A humane builder of Bada Imambara, Lucknow, India - Nawob Asaf-ud-Daula

Bada Imambara,Lucknow, India. flickr,com
Bada Imambara,Lucknow, India. flickr,com
 Invariably most of the Indian Muslim rulers had a taste for constructing wonderful buildings of beauty and artistic work that stood the time and tide and to day they stand as great historical monuments linking the present with the past. Their wonderful contribution to architecture, a combination of Indian, Persian and Ottoman is praise-worthy.

Asaf-ud-Daula,Nawab of Awadh, India  en.wikipedia.org/
 Above image: Asaf-ud-Daula ( (September 1748- 21 September 1797) was the nawab wazir of  Awadh (Oudh), a vassal of the British ratified by Shah Alam II, from 26 January 1775 to 21 September 1797, and the son of Shuja-ud-Dowlah. His mother and grandmother were the begums of Awadh. After death he was buried in Bada Imambara. Lucknow (UP). Asaf Mosque is named after him. In 1775 he shifted the capital of Awadh from Faizabad to Lucknow where he built various monuments in and around, including the Bara Imambara ...................................

Bada Imambara, neither a mosque nor a mausoleum, at Lucknow, Uttar Pradesh, India was built by Nawob of Awadh, Asaf-ud-Daula. An imambara is a shrine built by  Shia Muslims for the purpose of Azadari. It is one of the  most fascinating buildings in India and is being visited by thousands of people every day.  At 50 by 16 meters and over 15 meters tall, the massive building has no beams supporting  the ceiling and is considered as one of the largest  arched constructions  in the world. There are eight surrounding chambers built to different roof heights, allowing the space above these to be reconstructed as a three-dimensional labyrinth with passages interconnecting with each other through 489 identical doorways. it is possibly the only existing maze in India and came about unintentionally to support the weight of the building which was built on marshy land.The architect was one  Kifayatullah from Delhi. He was buried in the main hall of the Imambara.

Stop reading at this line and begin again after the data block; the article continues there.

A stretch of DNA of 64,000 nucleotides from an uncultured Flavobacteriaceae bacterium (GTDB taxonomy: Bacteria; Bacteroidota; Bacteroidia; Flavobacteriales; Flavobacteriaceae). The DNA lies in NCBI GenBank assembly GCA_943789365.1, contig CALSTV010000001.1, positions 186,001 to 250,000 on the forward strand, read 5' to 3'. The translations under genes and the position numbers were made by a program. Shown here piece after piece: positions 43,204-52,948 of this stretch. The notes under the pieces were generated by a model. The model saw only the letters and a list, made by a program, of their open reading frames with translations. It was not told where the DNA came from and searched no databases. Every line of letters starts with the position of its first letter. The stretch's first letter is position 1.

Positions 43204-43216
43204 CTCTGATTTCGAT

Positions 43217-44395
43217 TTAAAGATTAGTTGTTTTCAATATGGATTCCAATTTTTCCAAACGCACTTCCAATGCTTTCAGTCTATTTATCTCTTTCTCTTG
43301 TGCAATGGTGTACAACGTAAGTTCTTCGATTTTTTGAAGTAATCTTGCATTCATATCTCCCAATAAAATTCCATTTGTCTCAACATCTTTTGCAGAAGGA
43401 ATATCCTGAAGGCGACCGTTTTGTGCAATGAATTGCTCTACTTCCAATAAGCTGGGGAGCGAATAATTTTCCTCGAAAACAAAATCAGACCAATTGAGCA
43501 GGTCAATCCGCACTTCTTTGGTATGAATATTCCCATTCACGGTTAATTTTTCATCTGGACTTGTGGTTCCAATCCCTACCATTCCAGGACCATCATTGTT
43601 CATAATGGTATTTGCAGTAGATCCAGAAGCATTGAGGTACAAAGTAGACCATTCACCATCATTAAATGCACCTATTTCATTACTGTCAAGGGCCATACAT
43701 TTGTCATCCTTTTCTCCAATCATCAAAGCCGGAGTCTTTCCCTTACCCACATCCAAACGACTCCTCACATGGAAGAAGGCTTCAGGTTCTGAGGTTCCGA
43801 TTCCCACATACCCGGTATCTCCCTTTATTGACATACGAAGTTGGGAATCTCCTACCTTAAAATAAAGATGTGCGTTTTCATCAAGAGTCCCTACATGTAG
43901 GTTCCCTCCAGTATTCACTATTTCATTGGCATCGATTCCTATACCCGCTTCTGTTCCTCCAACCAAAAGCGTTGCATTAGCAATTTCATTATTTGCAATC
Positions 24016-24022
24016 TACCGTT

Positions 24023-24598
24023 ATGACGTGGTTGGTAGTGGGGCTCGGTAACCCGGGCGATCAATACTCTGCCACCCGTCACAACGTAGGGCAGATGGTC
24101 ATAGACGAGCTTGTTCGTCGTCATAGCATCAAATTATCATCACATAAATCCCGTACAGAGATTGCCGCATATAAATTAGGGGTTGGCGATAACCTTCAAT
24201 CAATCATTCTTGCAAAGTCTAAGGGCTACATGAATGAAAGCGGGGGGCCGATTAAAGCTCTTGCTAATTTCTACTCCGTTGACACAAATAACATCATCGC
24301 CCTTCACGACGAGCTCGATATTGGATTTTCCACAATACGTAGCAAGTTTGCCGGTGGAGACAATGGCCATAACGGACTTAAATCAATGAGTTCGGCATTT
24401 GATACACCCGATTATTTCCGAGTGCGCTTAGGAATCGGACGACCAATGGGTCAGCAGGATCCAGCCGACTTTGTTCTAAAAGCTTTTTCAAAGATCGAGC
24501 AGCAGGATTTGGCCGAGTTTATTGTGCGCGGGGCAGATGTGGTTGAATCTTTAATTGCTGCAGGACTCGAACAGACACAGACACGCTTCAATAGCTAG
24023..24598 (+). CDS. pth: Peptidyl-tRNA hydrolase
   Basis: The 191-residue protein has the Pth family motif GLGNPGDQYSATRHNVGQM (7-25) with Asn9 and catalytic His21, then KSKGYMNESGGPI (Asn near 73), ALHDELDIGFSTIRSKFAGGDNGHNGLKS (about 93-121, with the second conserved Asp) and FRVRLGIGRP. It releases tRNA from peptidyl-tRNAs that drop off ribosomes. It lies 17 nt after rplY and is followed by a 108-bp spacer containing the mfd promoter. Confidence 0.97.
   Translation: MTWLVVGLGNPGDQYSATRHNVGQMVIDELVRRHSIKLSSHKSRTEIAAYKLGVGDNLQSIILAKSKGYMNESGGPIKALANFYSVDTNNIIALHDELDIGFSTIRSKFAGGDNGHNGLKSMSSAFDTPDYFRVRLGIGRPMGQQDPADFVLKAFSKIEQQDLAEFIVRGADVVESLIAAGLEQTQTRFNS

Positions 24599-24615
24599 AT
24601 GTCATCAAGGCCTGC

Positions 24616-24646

The compassion and humane nature of the Nawob was brought out during the construction of Bada Imambara. During the reign of Nawob Asaf-ud-Daula  the whole region was in the grip of famine and hunger. The  people, already reeling under poverty and hunger, needed food to stay alive to survive the bad period. The Nawob decided to build the great  Imambara, on food-for-work basis to mitigate the people's sufferings and  hunger. It was an innovative and  grand project ever undertaken with an express purpose of  providing  employment for people in the region for almost a decade while the famine lasted. He employed roughly 22,000 people to work day and night and built this huge building. An interesting aspect of the construction of Bada Imambara was around one-forth of the work done by ordinary people during the day was demolished at night by noble men against payment. Thus, there was always the scope for continuous  employment for the people. The work of  Inambara  began in 1785 and completed in 1791 It is also said that before distributing muskmelons among the poor, Asaf-ud-Daula, a caring human being as he was, used to get them inserted with jewels. The Nawob of Awadh was a wonderful human being with a big heart which many rulers lacked. They spent more time in the harem, dallying with the damsels than among their subjects. This wonderful historical building is a silent  remainder of India's past ruler's affluence and his generosity towards his subjects - both rich and poor who underwent hell during the famine. What a way to take care of peoples' pangs of hunger in times of distress, a noble act that take the persons near to God. A ruler of charitable disposition, the Nawab was so popular that there  is still a well-known saying in Lucknow that "he who does not receive (livelihood) from the Asaf-ud-Dowlah, will receive it from Ali-Moula" (Jisko de Moula, usko kya de Asaf-ud-Doula).
Imambara,Lucknow, India. www.flickr.com
Total cost of building the  Imambara was between half a million rupees to a million rupees.  Nawob had spent  between four and five hundred thousand rupees on its decoration, embellishments, etc. 

Meenakshi Khanna (2007-07-01). Cultural History Of Medieval India. Berghahn Books. p. 82. ISBN 978-81-87358-30-5.